"Nine Americans who fought in Vietnam, were taken prisoner, and somehow survived five agonizing years of captivity tell us exactly what they did, saw, and suffered. Here is the uncensored reality of the war."--Gilbert A. Harrison, former editor-in-chief, New Republic
This book is the moving story of nine American soldiers and pilots who were captured and held prisoner for five years. It could only be told in their own words; so author Zalin Grant interviewed each of the men and wove their accounts together to form a single, compelling narrative of war and survival. They describe the details of their daily existence in a Vietcong jungle prison as the war ebbed and flowed around them: the rats, the terror of American bombing raids, the sickness, starvation, and torture. Through the juxtaposition of their individual stories we see the subtle, destructive tensions that operate on a group of men in such desperate circumstances.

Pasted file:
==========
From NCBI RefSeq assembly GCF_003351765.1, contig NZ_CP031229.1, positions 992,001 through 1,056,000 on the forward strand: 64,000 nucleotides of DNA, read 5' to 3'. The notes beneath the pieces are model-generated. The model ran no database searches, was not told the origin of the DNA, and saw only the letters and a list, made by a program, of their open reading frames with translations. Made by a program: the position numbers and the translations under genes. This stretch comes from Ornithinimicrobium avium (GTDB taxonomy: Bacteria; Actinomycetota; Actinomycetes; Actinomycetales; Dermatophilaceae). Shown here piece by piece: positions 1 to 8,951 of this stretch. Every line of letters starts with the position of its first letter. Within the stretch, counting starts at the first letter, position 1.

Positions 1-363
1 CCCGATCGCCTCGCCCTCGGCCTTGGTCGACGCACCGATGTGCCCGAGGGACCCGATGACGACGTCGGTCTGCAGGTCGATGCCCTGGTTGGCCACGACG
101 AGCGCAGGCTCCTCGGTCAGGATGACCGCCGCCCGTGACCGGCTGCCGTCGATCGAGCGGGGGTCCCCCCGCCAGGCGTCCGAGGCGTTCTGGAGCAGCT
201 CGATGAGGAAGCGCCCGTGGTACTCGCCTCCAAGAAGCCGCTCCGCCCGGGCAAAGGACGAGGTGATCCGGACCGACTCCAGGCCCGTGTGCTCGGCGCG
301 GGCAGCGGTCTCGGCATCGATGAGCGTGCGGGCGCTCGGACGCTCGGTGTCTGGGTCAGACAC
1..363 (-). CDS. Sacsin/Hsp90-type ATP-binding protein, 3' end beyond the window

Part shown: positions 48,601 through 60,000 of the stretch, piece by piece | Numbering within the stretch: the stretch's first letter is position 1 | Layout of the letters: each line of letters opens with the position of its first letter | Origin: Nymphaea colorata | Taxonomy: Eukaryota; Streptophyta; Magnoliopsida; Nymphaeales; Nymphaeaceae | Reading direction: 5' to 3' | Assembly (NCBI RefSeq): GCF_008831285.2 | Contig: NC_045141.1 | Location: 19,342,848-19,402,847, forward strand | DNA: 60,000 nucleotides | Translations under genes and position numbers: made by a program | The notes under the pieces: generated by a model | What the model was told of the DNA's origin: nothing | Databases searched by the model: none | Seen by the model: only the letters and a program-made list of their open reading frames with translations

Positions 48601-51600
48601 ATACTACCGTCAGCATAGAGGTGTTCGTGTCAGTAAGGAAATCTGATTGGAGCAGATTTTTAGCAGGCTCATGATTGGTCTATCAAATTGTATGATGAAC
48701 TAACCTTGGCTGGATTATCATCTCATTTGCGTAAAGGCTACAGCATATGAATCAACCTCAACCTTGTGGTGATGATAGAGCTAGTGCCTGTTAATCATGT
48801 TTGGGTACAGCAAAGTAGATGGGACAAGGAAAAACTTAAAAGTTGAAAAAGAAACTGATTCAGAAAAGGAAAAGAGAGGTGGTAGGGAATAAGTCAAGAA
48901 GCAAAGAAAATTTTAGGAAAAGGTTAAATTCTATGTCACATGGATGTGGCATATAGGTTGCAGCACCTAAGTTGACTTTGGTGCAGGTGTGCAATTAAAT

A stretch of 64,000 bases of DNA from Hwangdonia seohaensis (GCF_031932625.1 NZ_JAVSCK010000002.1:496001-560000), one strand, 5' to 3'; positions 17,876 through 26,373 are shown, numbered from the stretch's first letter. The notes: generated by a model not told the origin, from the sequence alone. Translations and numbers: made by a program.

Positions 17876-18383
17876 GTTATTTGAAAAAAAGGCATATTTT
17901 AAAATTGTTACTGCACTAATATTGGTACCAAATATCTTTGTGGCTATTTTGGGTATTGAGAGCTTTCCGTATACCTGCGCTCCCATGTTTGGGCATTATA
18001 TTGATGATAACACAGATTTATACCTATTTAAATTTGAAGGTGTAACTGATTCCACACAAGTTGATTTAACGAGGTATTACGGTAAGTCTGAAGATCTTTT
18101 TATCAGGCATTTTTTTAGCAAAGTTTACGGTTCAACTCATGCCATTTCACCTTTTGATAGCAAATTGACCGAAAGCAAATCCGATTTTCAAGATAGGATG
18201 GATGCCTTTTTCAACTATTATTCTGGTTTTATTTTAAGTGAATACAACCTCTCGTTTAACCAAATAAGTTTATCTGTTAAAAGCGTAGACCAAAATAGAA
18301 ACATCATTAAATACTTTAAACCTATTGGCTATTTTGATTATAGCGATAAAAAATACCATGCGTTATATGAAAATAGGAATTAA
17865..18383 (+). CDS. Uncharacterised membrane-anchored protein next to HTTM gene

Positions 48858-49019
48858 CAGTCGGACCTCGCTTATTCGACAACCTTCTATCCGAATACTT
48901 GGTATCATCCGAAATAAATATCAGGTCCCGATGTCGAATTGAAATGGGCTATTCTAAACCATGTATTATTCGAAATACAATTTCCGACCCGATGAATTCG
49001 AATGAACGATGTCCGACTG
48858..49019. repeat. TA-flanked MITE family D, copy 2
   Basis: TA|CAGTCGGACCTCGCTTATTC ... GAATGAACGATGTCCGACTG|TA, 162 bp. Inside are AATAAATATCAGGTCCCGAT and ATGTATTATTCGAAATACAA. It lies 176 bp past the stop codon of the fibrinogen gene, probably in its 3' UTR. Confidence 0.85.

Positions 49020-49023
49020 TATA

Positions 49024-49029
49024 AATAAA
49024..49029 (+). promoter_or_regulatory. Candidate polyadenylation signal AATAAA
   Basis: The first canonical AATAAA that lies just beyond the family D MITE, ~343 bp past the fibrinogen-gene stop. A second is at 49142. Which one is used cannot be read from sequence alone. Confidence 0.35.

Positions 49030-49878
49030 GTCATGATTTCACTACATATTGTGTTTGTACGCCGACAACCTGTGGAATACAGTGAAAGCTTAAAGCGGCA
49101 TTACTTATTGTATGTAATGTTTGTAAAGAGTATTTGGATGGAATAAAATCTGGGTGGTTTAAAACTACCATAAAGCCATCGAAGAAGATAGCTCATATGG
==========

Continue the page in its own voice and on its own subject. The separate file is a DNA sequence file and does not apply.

Marched up the Ho Chi Minh trail to Hanoi, the prisoners' physical ordeal gave way to an agonizing moral dilemma. Should they join the "Peace Committee," a group of POWs protesting the war? Or should they resist their captors by all possible means as ordered by the secret American commander of the Hanoi prison? After years in the jungle on the edge of survival, each man had to answer the questions: Who am I? What do I believe? These men form a cross section of the army we sent to Vietnam. Their words illuminate not only their individual background and experience, but also the meaning of this war for all of us.
About the Author
Zalin Grant served as an officer in Army Intelligence in Vietnam and later returned as a correspondent for Time and for The New Republic. He is the author of Facing the Phoenix: The CIA and the Political Defeat of the United States in Vietnam.